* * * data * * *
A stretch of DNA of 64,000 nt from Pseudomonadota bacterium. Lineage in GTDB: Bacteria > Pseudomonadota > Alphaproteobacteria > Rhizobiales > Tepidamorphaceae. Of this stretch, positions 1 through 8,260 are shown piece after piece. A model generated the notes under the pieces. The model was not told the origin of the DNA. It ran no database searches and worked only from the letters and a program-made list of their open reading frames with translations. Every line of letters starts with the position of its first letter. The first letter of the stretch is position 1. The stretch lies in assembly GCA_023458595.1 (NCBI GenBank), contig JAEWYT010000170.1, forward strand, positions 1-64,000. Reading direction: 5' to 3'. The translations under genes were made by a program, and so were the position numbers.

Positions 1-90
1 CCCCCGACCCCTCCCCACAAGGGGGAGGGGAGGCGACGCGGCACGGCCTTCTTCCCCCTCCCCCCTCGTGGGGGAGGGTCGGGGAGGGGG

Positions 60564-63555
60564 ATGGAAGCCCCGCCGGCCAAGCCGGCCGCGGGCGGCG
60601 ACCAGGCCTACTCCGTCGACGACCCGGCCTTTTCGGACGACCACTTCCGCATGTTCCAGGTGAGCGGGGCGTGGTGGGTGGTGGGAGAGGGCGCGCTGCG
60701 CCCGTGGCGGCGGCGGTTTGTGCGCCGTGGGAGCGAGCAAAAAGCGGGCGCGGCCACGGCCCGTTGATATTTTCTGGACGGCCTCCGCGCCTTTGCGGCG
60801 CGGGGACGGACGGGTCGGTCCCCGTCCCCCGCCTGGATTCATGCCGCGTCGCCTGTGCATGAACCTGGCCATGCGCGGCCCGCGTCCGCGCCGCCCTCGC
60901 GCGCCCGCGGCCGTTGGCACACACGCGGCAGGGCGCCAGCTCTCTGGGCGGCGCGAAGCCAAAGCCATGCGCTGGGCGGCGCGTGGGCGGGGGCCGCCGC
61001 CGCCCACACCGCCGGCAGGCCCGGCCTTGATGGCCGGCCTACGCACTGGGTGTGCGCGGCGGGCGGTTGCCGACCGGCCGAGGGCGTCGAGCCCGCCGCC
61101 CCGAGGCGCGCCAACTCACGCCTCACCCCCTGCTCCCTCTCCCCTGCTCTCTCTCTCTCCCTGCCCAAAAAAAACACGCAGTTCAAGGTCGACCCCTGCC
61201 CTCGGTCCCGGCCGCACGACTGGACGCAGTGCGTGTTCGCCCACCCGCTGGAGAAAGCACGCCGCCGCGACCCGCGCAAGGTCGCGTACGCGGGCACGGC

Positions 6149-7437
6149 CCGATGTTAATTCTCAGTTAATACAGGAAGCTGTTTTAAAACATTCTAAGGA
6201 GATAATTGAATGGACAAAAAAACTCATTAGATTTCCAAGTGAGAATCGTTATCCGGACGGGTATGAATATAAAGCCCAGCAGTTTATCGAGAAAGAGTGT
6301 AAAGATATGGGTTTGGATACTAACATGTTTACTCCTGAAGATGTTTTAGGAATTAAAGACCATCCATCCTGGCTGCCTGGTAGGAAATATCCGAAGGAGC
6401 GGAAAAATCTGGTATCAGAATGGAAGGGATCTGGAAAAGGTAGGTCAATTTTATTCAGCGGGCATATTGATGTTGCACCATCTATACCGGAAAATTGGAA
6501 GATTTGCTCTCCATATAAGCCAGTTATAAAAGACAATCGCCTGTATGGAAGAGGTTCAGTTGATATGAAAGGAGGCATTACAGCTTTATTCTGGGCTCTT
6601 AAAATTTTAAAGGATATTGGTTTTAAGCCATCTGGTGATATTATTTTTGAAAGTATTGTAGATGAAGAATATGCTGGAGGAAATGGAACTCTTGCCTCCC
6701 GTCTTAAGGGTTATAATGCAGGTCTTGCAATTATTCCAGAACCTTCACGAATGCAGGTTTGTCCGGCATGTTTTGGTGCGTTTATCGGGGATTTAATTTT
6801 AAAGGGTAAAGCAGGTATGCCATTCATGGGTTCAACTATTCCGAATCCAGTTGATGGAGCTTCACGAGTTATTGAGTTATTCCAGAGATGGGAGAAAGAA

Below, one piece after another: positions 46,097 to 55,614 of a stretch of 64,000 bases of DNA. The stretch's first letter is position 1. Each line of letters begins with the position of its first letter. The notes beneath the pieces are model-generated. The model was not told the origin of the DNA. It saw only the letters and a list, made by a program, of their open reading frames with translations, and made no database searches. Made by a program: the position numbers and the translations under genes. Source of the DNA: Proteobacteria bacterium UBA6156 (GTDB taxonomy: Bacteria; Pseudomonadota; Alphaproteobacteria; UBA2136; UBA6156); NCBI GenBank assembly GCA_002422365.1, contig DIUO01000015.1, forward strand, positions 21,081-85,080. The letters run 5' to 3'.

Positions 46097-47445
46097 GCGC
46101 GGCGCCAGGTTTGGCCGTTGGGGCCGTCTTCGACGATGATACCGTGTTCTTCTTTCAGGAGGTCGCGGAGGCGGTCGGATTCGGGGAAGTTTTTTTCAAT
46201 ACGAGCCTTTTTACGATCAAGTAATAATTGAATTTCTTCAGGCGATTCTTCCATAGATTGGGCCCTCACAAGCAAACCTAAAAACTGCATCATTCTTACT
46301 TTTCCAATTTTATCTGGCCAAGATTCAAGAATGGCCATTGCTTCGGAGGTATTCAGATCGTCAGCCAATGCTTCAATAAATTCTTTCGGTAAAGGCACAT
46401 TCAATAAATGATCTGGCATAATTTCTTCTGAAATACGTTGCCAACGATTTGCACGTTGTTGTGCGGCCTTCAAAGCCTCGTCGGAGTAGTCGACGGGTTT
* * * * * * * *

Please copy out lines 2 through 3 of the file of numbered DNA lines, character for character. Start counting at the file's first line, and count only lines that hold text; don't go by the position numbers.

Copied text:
Positions 1-90
1 CCCCCGACCCCTCCCCACAAGGGGGAGGGGAGGCGACGCGGCACGGCCTTCTTCCCCCTCCCCCCTCGTGGGGGAGGGTCGGGGAGGGGG